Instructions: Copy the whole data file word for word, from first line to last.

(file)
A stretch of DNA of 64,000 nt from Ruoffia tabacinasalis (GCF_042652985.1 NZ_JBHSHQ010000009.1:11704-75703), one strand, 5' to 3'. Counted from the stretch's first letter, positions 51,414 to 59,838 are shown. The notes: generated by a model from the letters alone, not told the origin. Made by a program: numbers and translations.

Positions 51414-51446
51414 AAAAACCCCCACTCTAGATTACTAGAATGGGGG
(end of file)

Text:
A stretch of DNA of 64,000 nt from Ruoffia tabacinasalis (GCF_042652985.1 NZ_JBHSHQ010000009.1:11704-75703), one strand, 5' to 3'. Counted from the stretch's first letter, positions 51,414 to 59,838 are shown. The notes: generated by a model from the letters alone, not told the origin. Made by a program: numbers and translations.

Positions 51414-51446
51414 AAAAACCCCCACTCTAGATTACTAGAATGGGGG